How do we correct this problem? The short-term solution is for you to reach out to your Senators and Assemblymen and women to ask them to make sure the 2017 budget has a line item specifically for the Bureau of Marine Fisheries. They also need to work to remove the cap so all staff positions can be filled. That is not enough to solve the problem because returning the budget to 3.1 million is just 1980 dollars. In the long term we need to find a way to increase the Bureau of Marine Fisheries budget, not just for the recreational community but for the commercial anglers and the general public who love to go fishing. The work being done by the Bureau of Marine Fisheries will get only more challenging when we feel more of the impact of the warming of the oceans. We need to act now to prevent even more problems in the future. I know how much effort you are all putting in to maintaining the status quo for summer flounder. You need to double that effort in fighting for a proper budget for the Bureau of Marine Fisheries. JCAA is already working with legislators on this issue. Remember, every one of our Senators and Assemblymen/women are up for reelection in 2017. It is up to us to make this a campaign issue.
ASSEMBLY RESOLUTION urging the National Oceanic and Atmospheric Administration to conduct a new summer flounder assessment before implementing any catch limits for 2017.
WHEREAS, New Jersey fisheries are ranked among the best in the nation and it is estimated that there are as many as one million recreational saltwater anglers fishing in New Jersey; and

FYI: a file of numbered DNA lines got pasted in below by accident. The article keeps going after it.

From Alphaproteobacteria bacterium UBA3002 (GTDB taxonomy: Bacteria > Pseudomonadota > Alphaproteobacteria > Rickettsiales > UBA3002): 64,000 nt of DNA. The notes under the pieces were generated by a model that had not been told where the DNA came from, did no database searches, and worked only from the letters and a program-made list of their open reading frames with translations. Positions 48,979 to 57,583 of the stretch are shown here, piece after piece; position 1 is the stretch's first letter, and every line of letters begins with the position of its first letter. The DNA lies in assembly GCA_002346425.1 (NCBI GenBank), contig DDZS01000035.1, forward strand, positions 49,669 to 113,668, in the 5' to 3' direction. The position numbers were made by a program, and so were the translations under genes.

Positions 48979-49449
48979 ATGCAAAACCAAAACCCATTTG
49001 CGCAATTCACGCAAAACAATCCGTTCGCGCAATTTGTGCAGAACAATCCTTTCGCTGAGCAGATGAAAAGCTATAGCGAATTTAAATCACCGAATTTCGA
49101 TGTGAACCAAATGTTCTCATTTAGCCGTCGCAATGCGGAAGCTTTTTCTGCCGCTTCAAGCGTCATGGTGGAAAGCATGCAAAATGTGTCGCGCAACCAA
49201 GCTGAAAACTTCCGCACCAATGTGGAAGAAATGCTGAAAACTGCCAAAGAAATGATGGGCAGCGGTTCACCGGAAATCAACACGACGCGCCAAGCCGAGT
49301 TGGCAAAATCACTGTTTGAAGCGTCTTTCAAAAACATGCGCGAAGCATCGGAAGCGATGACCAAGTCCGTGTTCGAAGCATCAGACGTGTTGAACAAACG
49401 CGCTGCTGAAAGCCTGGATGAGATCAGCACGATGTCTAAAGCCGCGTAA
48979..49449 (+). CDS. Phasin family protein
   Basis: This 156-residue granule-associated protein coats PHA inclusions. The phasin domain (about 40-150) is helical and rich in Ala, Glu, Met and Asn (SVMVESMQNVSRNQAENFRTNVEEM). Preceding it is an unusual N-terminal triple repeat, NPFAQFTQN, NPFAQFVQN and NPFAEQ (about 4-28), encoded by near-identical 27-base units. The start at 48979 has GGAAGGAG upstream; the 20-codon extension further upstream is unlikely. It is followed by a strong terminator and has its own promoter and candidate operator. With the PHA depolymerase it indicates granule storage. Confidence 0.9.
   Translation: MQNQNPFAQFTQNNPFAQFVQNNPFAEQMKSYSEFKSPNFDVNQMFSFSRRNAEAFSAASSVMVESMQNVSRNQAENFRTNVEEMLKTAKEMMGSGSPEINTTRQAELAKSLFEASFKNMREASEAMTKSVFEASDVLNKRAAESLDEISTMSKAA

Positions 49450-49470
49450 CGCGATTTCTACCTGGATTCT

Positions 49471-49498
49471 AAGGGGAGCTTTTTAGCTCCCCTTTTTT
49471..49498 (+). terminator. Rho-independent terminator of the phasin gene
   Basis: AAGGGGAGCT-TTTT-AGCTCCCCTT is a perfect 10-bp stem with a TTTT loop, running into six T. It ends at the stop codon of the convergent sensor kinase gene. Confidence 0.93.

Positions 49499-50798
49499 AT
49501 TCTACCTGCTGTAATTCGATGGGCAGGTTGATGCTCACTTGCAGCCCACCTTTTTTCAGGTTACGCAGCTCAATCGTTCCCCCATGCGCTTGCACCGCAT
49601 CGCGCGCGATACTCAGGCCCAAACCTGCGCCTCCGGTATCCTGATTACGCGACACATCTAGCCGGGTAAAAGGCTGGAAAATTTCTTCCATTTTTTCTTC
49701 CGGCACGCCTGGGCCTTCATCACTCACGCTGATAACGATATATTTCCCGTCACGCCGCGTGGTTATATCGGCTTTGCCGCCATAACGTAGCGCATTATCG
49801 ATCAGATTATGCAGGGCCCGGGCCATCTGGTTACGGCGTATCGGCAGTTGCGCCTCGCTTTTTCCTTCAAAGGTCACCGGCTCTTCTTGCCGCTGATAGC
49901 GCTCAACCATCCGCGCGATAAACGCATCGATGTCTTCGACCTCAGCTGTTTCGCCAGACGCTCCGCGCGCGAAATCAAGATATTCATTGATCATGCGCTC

WHEREAS, Of the many varieties of fish found off of New Jersey’s shores, summer flounder are among the most sought after saltwater fish along the Atlantic Coast; and
WHEREAS, Summer flounder fisheries are managed cooperatively by the states through the Atlantic States Marine Fisheries Commission (ASMFC) and the Mid-Atlantic Fishery Management Council (MAFMC); and
WHEREAS, Together, these managing entities are responsible for developing summer flounder fishery regulations as part of the Summer Flounder, Scup, and Black Sea Bass Fishery Management Plan; and
WHEREAS, The management plan is implemented through regulations adopted by the National Marine Fisheries Service (NMFS), a division of the National Oceanic and Atmospheric Administration (NOAA) within the Department of Commerce; and
WHEREAS, The management plan is designed to ensure the protection and maintenance of the summer flounder stock, primarily through the establishment of harvest limits, which are based on the most current stock assessment report published by NOAA; and
WHEREAS, Based on the 2016 Stock Assessment Update, the ASMFC and MAFMC have recommended a 40 percent cut in catch limits for the 2017 and 2018 summer flounder fishing seasons; and